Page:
Disrupt with space!

Can space entrepreneurs using space data be just as lean and disruptive as any other digital entrepreneurs?

“Disruptive innovation” have become increasingly popular buzzwords in the last few years. Accelerating technologies and digitalization have enabled a new generation of entrepreneurs with smaller budgets to compete with established players. They can rapidly identify new customer needs and prototype new digital services to address them. This is because digital services can be built, modified and sold quickly and cheaply. With quicker innovation cycles, technology improves much faster.

When it comes to space — and specifically, to the downstream sector — can service providers using satellite data be just as agile and user-centric? Space is slow, it is generally assumed. That may be a limiting factor. But we argue that it is not. To the contrary, we believe satellite data-based services can be just as user-centric as any other digital services.

It is of course true that traditional space projects have been slow, complex and risky, and thus allowing little room for quick innovation cycles. The process of financing, designing, building, launching and then operating satellites, takes years if not decades to complete. Some would therefore conclude that it is difficult, if not impossible, to go quickly from customer needs to building a minimal viable product for customer validation and further iterations. This is seen as an obstacle for service providers relying on satellite data to be just as lean as their competitors who rely on different technologies.

But this only happens when self-declared space entrepreneurs limit themselves to space and consider other technologies as “the competition”. It’s what happens to engineers in any field when they love the solution more than they love the problem (to paraphrase Ash Maurya, author of Running LEAN and inventor of the LEAN Canvas). This is understandable given that space entrepreneurs are particularly enthusiastic about…space! But this can also mean they can get stuck when they run into space data limitations. They shouldn’t. Any limitations in space data should not prevent space entrepreneurs from giving the end-users what they want.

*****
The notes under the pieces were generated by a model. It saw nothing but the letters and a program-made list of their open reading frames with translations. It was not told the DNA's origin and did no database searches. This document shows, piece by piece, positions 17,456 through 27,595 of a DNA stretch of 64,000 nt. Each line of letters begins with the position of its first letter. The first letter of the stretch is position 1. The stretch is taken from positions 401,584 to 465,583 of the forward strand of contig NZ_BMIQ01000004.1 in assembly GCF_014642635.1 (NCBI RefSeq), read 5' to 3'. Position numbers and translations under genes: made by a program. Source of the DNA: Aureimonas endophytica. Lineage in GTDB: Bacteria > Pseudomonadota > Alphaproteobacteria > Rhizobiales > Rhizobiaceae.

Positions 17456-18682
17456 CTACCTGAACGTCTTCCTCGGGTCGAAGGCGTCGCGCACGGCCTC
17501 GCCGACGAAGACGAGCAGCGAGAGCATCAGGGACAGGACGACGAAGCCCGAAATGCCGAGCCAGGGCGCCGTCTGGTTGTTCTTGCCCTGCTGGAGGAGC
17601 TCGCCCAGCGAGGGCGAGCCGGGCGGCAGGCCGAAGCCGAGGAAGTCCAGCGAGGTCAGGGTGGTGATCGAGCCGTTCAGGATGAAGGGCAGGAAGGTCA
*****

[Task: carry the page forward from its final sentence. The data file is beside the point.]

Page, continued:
Beyond the fact that satellite data has become ever more available and accessible (Copernicus, Sentinel, commercial data, non-profit platforms such this and others), what some consider “competing technologies” (aerial imagery, or data from any other sources than satellite) are surely part of the solution to love, not to dread. Indeed, space enables other technologies, and other technologies enable space. And only in this combination will space become a truly disruptive technology here on Earth. So if the space entrepreneur can cleverly integrate all data and all technologies that help solve the end-user’s problem, then sky’s the limit, not space!

PS. This post was inspired by the conference Disrupt Space, held in Berlin in March 2017